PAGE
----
For instance, the difficulty in measuring the role of agriculture in the general development of a country stems from the difficulty in addressing endogeneity issues: the dynamics of agriculture and growth are the result of the different choices and arbitrations that are made, as well as market and economic shocks, which may or may not be considered as exogenous values on the scale of a country, such as the introduction of external technologies or changes in the consumption habits of commercial partners, or even prices in an integrated sector. Accepted theories as to what is endogenous depends on the conclusions drawn in terms of agriculture as the 'prime motor' of development.
Further difficulties lie in the ‘timing’ of this transition. Certain economists such as Timmer (2005) and Losch (2008) warn against excess optimism in placing agriculture at the heart of development strategies, since this relies on the illusion that it is possible to reproduce past 'miracles'.
Bruno Losch has in fact criticized the fact that a number of development theorists share an ‘evolutionist’ vision, which ignores changes tied to a different era and a different context, and which is focused on past successes that lack in-depth analysis, such as the English example (cf. above). For Bruno Losch, development solely based on agriculture is more difficult to achieve than it was in the past. For instance, Sub-Saharan Africa lacks the advantage of the highly favourable conditions which made the ‘green revolution’ possible in Asia, mainly the population density found in rural areas of Asia, which helped minimize the cost of infrastructures necessary for developing productive agriculture. Byerlee, de Janvry and Sadoulet (2009) also warn against this, but conclude on a more positive note: although the context is different, the conditions are still met for agriculture to act as the 'prime motor' of development.
The debate on the role of agriculture may not be over yet, but history shows that the countries which have managed to achieve substantial economic development, or which have managed to overcome hunger, are generally those which have achieved gains in farming productivity. Investing in agriculture and rural economy, and taking care of farmers by giving them the necessary means to develop their activity, are among the essential conditions required for fighting poverty and breaking the vicious circle of under-development. This is the message of the 2012 report issued by the FAO.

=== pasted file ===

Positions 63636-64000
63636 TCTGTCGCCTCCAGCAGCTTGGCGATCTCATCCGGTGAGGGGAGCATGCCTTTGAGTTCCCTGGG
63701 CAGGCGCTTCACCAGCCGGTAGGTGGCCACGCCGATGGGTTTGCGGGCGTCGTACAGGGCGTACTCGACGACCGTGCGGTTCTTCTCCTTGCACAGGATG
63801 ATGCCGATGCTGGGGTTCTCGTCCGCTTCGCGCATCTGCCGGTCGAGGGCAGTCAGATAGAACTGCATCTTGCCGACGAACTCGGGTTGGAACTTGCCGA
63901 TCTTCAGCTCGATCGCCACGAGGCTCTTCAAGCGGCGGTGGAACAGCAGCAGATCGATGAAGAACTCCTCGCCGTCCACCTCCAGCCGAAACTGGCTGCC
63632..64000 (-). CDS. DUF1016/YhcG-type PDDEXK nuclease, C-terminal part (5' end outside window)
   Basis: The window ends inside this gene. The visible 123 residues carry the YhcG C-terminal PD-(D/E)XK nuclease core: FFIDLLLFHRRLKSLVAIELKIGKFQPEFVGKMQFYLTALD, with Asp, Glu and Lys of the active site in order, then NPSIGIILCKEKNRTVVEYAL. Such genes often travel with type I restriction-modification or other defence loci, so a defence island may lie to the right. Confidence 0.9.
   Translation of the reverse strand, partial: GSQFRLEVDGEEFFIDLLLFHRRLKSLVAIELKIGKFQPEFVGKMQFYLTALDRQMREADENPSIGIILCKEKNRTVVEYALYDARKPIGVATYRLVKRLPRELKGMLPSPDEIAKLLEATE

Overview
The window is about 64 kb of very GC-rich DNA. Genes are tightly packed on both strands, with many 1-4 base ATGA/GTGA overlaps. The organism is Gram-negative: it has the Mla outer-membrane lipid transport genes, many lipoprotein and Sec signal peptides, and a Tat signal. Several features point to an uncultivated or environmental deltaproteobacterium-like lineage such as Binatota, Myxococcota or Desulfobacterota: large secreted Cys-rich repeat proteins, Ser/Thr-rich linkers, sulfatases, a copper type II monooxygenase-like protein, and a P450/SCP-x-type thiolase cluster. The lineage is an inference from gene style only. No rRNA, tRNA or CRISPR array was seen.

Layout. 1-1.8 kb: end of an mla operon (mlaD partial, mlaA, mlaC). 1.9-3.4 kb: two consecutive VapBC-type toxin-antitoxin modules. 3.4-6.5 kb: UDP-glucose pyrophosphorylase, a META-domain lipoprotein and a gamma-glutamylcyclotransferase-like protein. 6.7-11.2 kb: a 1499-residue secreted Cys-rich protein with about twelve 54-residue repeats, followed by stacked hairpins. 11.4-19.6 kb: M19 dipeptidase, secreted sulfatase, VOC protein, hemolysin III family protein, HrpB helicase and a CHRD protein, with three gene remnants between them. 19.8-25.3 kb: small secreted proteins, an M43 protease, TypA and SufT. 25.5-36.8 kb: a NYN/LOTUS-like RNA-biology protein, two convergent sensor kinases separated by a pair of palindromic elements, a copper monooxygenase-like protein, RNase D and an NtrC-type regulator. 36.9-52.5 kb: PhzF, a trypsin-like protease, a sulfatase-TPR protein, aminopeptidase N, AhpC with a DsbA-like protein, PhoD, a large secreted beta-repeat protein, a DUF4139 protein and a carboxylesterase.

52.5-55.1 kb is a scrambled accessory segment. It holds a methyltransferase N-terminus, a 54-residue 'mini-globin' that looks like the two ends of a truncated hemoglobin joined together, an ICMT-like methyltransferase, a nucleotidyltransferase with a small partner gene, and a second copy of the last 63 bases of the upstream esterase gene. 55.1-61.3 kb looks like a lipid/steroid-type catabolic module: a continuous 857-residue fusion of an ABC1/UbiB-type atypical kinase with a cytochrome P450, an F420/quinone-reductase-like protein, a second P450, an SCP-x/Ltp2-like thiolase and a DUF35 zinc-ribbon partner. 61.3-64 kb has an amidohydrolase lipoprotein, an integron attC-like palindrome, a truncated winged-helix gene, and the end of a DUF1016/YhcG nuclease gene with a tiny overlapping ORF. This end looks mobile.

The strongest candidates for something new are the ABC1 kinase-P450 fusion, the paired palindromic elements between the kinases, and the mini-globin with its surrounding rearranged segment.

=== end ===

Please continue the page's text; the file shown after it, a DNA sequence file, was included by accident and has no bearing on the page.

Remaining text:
The 2007-2008 global food crisis has helped re-focus development strategies (implemented by institutions, states, research bodies, etc.) on agricultural issues, beyond those solely tied to trade policies, as the crucial importance of these issues has emerged in terms of possible strategies aimed at meeting the UN Millennium Development Goals. The time when agriculture was considered an irrelevant and even contentious issue in determining development strategies, is something of the past.
The actual notion of ‘development’ in itself is something that has changed in the last fifty years. Over time, this notion has grown to involve a number of multifaceted and systemic issues. Nevertheless, these different perceptions all point to the determining role of agriculture.
It may not be the miracle solution, but there is a general consensus that agriculture can play a crucial role in fighting poverty and reducing the unequal distribution of resources. In many under-developed countries, agriculture has the real potential to promote growth, and is essential in accompanying structural transitions. It also has a key role to play in meeting two major global challenges: food security and the preservation of natural resources, mainly water, and fighting global warming and its effects.
This regain of interest for agriculture has emerged at a time when the dominant paradigm is in crisis, a paradigm which culminated with the ‘Washington Consensus’ and the implementation of its structural adjustment policies. Past failures, the abundance of economic approaches and pluridisciplinary strategies have lead to increased caution in formulating recommendations which must be adapted to the context: for instance local orientations, constraints and opportunities.
The strong mobilization of international players, which was prompted by the work carried out by the G-20, will not be weakening in the years to come: the rehabilitation of the specific role of agriculture must be integrated as part of all long-term development strategies. The fight against poverty and privation in rural areas must not be confused with emergency aid. And as such, it must involve implementing agricultural and food policies that are adapted to the context, and are part of an integrated development strategy.
1 The complete report is available by following this link (in french) : http://agriculture.gouv.fr/Document-de-travail-no-8-L